“Good mein kind. Now, I am afraid I must go.”
“Auf Wiedersehen Frau.”
Jurian was waiting just outside the curtain when Frau Verena came out. He looked at her, but she gave no indication of what had transpired between she and Ute. She followed Jurian back down the hall and into the main room of the cottage. She stopped in front of Amelinda. “Ute says you await Perchta.”
“What of it? This house has worked hard, and I am well overdue for my reward,” said Amelinda.
“Perhaps you confuse Perchta with Sinterklaas, the bearded buffoon, handing out gifts from a sack. Not so for Perchta who, the legends say, spins the fates of human beings.” Turning away, Frau Verena pulled up the hood of her cloak and left.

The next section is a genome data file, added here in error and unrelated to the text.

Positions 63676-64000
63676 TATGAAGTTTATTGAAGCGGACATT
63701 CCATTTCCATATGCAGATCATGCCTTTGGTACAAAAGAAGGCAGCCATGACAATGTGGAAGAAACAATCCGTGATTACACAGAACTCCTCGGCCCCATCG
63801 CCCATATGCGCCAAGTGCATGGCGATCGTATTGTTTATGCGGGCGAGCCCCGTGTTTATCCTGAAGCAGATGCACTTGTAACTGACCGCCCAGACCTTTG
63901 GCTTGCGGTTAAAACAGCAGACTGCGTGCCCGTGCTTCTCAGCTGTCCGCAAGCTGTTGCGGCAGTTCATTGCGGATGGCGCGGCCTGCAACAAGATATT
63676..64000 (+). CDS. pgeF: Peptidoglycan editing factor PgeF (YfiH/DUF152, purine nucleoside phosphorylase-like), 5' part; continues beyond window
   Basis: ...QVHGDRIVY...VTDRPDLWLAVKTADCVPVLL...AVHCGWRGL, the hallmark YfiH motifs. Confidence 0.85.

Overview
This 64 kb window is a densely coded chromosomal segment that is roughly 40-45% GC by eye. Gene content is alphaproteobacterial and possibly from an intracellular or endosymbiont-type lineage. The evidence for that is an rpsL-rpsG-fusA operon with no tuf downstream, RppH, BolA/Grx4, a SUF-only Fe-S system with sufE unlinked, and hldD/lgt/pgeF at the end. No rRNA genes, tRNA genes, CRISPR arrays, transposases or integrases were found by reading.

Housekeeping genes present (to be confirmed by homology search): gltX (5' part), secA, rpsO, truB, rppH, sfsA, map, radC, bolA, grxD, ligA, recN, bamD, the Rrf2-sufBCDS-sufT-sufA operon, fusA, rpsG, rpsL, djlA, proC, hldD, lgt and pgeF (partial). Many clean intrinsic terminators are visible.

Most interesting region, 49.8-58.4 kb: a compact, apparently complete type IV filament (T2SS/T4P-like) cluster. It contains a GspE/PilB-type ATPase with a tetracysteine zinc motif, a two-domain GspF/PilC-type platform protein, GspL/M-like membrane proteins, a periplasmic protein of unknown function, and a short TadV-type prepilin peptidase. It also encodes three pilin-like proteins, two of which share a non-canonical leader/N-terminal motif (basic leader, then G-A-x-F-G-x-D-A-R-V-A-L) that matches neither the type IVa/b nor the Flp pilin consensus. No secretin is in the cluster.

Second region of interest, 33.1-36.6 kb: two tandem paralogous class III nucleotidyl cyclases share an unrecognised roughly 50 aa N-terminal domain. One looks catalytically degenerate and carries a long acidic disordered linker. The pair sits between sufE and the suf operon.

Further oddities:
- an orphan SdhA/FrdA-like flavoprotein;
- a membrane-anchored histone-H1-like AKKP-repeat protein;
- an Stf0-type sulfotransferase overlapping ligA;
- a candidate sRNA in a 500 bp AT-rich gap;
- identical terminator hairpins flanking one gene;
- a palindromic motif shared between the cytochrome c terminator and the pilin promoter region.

It was suppertime of the second day since Frau Verena’s visit. Ute set the table, laying out the sausage and cabbage soup, then returned to the spinning room. Earlier, Amelinda had ordered her to set out samples of the yarn by the hearth, believing Perchta would now come that the spinning had been completed. Jurian came in with wood for the fire. He laid a log on the embers and sat down at the table with Amelinda. “Ute has finished spinning the wool that Frau Verena brought. Perhaps she could come and sit with us to take her supper.”
“You are a fool to treat a foundling from the waisenhaus, and Jüdisch besides, as if she were your own flesh and blood,” said Amelinda. Her brow furrowed as it always did when she was angry.
“But surely she’s deserving of some small kindness. She’s but a child and I had hoped that since we have no children she might. . .”
“Might what?” Amelinda snapped. “She is a servant, bought and paid for. She can sup on leftovers while she washes the dishes. If you desire to eat with her, take your food to the spinning room.” She turned her face away from Jurian, signaling the conversation was over.